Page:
• The Godfather (1972)
  • Chinatown (1974)
  • The Godfather, Part II (1974)
  • Monty Python and the Holy Grail (1975)
  • Jaws (1975)
  • One Flew Over the Cuckoo’s Nest (1975)
  • Kramer vs. Kramer (1979)
  • Apocalypse Now (1979)
  • Raging Bull (1980)
  • Ordinary People (1980)
  • Terms of Endearment (1983)
  • Amadeus (1984)
  • Platoon (1986)
  • Goodfellas (1990)
  • Groundhog Day (1993)
  • No Country for Old Men (2007)

Each of them beautiful classics, alive and powerful in my mind. But I also realize that unlike in the past, there has been no blog to capture that story. So here’s to the remaining 72 – some among that I have seen in parts or a long time ago – and also another blog that will tell their story and pay homage to that glorious world of cinema that I have always loved.

A house becomes a home

Posted: October 19, 2014 in Uncategorized
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It’s been more than a year since I moved into my new house… And slowly, but surely, a house has become a home. A view of the world from my writer’s desk.

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I See India…

Posted: August 9, 2014 in Life and Living, Photography, Writing

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In the statue
Of Infant Jesus
On my cab driver’s dashboard.

My cab driver,
A Muslim,
At Infant Jesus,
Every Thursday.

In thalis at Christian weddings,
Jesus in puja rooms,
Indian biryani.

In Eid Mubarak,
Happy Diwali,
Merry Christmas.

Three greetings, one reply,
“Same to you”
“Aapko Bhi”.

In Kabir’s dohas,
The tricolor,
Jodha-Akbar.

In Irfan Pathan,
Declaring,
He was proud to bowl for India.

Irfan Pathan,
Almost burnt alive,
in Gujarat 2002.

In Nargis epitomizing Mother India,
Sania rallying for India,
Priyanka turning Mary Kom.

In politics
That gave us
Manmohan Singh as Prime Minister,
Abdul Kalam as President.

Prime Minister Manmohan Singh,
President Abdul Kalam,
Both, at the same time.

In Mumbai’s apartment buildings,
Teams in global corporations,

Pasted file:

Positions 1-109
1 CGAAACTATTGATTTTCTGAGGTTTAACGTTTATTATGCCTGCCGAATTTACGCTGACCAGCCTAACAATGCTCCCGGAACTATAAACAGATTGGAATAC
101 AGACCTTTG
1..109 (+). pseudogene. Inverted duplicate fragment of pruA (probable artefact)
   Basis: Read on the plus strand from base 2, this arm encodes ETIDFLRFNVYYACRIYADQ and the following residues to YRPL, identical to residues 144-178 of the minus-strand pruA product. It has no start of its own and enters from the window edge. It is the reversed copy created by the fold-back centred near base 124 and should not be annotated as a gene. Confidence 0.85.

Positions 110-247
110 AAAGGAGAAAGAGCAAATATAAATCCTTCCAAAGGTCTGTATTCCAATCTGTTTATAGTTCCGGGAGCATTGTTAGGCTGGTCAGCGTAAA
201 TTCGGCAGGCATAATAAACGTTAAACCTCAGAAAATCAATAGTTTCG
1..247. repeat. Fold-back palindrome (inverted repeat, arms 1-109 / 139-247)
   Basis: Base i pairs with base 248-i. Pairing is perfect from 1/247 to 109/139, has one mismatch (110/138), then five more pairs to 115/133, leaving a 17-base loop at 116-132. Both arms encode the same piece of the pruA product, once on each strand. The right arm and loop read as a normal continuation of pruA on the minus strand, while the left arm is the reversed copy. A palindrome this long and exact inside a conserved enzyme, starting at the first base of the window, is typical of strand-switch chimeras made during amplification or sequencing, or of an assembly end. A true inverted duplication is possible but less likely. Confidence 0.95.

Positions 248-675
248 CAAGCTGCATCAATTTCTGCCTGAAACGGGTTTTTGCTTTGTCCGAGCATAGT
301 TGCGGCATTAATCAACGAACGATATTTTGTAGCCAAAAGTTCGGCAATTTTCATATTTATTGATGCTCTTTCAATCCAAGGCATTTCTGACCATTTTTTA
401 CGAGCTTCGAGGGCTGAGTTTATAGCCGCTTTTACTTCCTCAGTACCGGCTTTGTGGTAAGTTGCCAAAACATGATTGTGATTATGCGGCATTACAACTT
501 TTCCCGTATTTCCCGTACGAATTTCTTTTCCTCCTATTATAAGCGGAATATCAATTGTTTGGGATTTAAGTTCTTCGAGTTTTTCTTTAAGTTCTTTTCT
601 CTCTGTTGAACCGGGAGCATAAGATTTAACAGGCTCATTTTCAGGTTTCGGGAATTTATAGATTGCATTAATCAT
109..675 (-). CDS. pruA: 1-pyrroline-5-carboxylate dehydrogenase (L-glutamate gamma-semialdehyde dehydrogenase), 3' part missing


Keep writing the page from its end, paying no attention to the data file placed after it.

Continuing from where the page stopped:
A Pub and an Islamic Boutique, standing side by side.

In those moments,
When Mubarak is Hindu,
Lakshmi is Christian,
Andy is Muslim.

Yes,
I see India,
All around me.

India has become.
I choose to believe.

We cannot be undone.

(A poem inspired by a blog post that I’d written a couple of years ago on “Incredible India’.)

As I look back over my blog, I find that two years ago at the same time, I was in the middle of an important exercise—I was house hunting.

It’s taken two years for that journey to reach fruition. But yes, in August 2013, many lifetimes later, I can finally say that the search is over. I do have my own space.

It’s a two-bedroom house in Kammanahalli. Yes, it’s a bit of climb. But I love my two enclosed terrace gardens that go along with this space.

I found the house through the conventional route—a real estate agent. Infact, it was the first house that I saw. But there was something about the house that called to me. Maybe it was those two enclosed terraces that gave me lots of space for experiments in the garden, and so I said ‘yes’.

There was also one moment that did it for me. It was when I stood in the second bedroom, with the sunlight streaming in through the windows, and looked into my neighbour’s terrace garden. That’s when I knew beyond doubt that this was the house for me.

Then came the negotiations with the landlord that saw me exceed my budget by over Rs 2000. But I liked the place, so I gave in again.

After all the agony with my mother and the sense of being stifled when I lived in an extended family when I was married, it feels so good to have my own space. And so, this is another journey that comes to an end🙂 Another bridge that has been crossed on the road to self-reliance.

The house does have its shortcomings. I hadn’t noticed during my first visit that my street was noisy. It already has two restaurants, and there is a third one coming up! Also, it’s a long climb to the second floor, especially when you are carrying things all the way up many times.

But it’s such a lovely compact house, with space for things like gardens. It’s also a new construction. And once I am in, I do manage to shut the whole world out.

So I get up every morning to the sound of birds chirping in my neighbour’s terrace garden, and the sound of my mother’s nagging voice seems far, far behind. I also look forward to having my friends and family over to visit. I want this to be the open house that I had always intended my home to be, and that my mother never let it become.

Location: Kammanahalli, HRBR Layout

Size: 2 Bedroom 1,200 square feet

Price: Rs 17,000